Asa Hutchison, former Congressman and U.S. Attorney from Arkansas, hopes Oklahoma will get “right on crime”

Former U.S. Rep. Asa Hutchison, an Arkansas Republican, quietly visited Oklahoma City last week to encourage fellow conservatives to support Speaker of the House Kris Steele’s major effort to press the state’s criminal justice system in a direction national conservatives have deemed “right on crime.” 

Hutchison was the youngest U.S. Attorney in America in the early 1980s, when President Ronald Reagan made him the federal crime fighter in the Land of Opportunity.  Like his former boss, Reagan Attorney General Edwin Meese III, Hutchison has been advocating for alternatives to incarceration for many non-violent crimes, and wiser use of limited taxpayer resources. 

CapitolBeatOK caught up with the effective former prosecutor, now working in private practice, at the Oklahoma Judicial Center, offices of the Oklahoma Supreme Court. In an interview, Hutchison said, “My experience has led me to speak to conservatives to assure them it is fair to look at incarceration issues critically from a conservative point of view. 

“Certainly, House Speaker Kris Steele’s effort and concerns for justice and fairness make a good case for reform. And it is always wise to look at waste or ineffective policies. We are in a time when states face tight budgets. Conservatives, of all people, should not say that prisons or Corrections budgets are off limits for critical scrutiny.”

Hutchison reflects that his advocacy of reform is a natural development of his crime-fighting efforts of the past. He recalls, “I had been a U.S. Attorney and thought about the issues then. But it was actually when I got into Congress that I was hit square-on with some of the unfairness that was playing itself out in criminal justice. The treatment of crack cocaine vs. power cocaine was so disparate, leading to such sentencing unfairness, that I began to struggle with those issues.”

He notes, “It took Congress about 15 years to address the disparity, but finally that was corrected. I think it has led in some ways to help with an entire look at how we we were, and are, doing things in criminal justice. “

Hutchison continued, “The questions to ask include: are we overly incarcerating people, and too many people – and at taxpayer expense? I am not very different than I was as a U.S. Attorney, but I have evolved some over time. I always sought fairness. As I became more aware of some of the problems in our system, generally, it led me to adjust my approach. “

Concerning House Bill 3052, sponsored by Steele, Hutchison said he salutes conservative Republicans and progressive Democrats “for being innovative. They seek to create a system that doesn’t work without oversight, but with scrutiny, all while protecting the public and being smart about that.”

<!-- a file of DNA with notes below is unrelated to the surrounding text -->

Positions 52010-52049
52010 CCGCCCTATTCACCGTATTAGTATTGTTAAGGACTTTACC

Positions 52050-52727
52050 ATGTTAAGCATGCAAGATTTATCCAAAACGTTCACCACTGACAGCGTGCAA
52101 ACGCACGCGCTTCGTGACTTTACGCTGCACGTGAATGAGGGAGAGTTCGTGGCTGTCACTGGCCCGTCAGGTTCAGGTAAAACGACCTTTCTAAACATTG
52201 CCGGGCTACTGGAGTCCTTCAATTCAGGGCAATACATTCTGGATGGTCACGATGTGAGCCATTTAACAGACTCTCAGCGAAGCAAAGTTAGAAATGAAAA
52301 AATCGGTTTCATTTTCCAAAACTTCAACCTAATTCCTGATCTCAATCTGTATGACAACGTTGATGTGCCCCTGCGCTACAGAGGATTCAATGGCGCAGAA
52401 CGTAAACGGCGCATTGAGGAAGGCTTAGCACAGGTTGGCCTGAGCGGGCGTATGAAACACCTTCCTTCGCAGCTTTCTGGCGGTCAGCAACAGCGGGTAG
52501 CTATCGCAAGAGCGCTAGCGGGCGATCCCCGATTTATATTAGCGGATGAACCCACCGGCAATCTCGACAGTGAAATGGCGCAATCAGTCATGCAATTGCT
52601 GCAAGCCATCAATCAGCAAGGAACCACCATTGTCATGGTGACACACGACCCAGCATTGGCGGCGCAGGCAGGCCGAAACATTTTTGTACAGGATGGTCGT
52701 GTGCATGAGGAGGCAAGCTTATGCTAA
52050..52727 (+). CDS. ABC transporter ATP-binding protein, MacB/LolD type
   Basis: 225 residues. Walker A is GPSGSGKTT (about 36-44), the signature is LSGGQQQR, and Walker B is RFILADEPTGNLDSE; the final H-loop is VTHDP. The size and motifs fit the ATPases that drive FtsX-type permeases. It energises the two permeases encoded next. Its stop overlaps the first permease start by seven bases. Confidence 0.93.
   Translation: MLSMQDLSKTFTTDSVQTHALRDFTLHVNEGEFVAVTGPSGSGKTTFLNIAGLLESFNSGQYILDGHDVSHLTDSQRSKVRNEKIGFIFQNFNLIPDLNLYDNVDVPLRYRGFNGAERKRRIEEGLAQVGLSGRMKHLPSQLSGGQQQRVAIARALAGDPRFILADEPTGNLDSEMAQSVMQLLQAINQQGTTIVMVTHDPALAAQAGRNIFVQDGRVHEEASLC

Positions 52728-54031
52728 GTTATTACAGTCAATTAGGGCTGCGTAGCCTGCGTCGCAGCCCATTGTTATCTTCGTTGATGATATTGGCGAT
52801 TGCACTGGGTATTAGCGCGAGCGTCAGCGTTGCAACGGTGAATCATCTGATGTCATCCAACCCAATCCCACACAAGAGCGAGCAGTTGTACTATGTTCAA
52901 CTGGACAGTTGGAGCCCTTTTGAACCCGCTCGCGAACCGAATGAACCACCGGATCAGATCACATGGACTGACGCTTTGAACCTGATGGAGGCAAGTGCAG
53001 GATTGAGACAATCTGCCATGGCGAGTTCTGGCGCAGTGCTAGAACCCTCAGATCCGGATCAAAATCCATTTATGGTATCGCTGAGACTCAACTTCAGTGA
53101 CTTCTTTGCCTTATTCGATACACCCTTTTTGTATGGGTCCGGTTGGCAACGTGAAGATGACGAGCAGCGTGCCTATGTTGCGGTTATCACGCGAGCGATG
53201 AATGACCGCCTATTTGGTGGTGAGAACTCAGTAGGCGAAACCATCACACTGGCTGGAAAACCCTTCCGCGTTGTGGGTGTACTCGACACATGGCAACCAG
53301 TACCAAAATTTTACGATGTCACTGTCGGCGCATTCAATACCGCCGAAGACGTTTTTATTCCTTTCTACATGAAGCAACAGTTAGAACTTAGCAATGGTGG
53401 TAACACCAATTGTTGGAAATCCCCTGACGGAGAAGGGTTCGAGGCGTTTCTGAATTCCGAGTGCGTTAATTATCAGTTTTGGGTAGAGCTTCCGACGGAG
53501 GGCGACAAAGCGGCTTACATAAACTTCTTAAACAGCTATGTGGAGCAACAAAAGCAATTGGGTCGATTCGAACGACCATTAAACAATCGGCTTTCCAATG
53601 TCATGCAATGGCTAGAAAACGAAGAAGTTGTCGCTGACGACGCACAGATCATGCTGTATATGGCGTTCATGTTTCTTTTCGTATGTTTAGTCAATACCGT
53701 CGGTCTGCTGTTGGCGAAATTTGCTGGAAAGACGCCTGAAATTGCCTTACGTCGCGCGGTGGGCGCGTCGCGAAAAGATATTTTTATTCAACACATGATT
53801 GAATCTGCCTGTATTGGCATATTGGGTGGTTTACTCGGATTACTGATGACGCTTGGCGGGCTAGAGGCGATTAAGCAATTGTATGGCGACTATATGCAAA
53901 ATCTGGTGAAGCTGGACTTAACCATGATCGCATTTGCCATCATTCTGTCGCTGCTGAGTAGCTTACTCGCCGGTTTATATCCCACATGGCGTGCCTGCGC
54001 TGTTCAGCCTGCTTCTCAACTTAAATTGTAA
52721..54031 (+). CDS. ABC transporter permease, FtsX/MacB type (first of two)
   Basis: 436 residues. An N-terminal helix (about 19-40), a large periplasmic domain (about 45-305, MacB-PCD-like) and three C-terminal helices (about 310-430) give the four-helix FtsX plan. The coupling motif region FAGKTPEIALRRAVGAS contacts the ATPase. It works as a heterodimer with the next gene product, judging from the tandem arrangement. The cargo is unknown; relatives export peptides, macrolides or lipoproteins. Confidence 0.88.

CapitolBeatOK asked Hutchison if there was any one thing he would change in federal law, if he could. Hutchison replied, “That is a great question. It is hard to point to any one thing. I would say that I believe the country needs a National Commission to look at the criminal justice system in an integrated way to seek possible reform. This has not been done since John McClellan did so in the 1960s. 

“That is what I’d like to see happen, and I would certainly be proud to serve on a commission like that. I am involved, as well, in the Constitution Project and doing a lot of policy work on that.”

Concluding the interview, Hutchison observed, “You know, 97 percent of those we send to prison are going to come out, eventually. What scares people is that they might come out without adequate supervision. So, another thing I affirm and I believe your state is working hard to assure, is that it is both moral and good policy sense to provide adequate supervision to people coming out of our prisons.”

In advocating for H.B. 3052, Speaker Steele has repeatedly stressed that roughly half of those coming out of Oklahoma prisons are released without any supervision. Steele’s measure would “reinvest” a portion of projected savings into programs of supervision, mental health beds, and other shifts in spending, and makes other reforms. 

Note: McGuigan is the editor of four compilations of essays on criminal justice policy issues, including “Crime and Punishment in Modern America” (University Press of America, 1986). This report and a February 28 interview with Robert Coombs of the Council of State Governments is part of a continuing series of analyses of criminal justice reform in Oklahoma.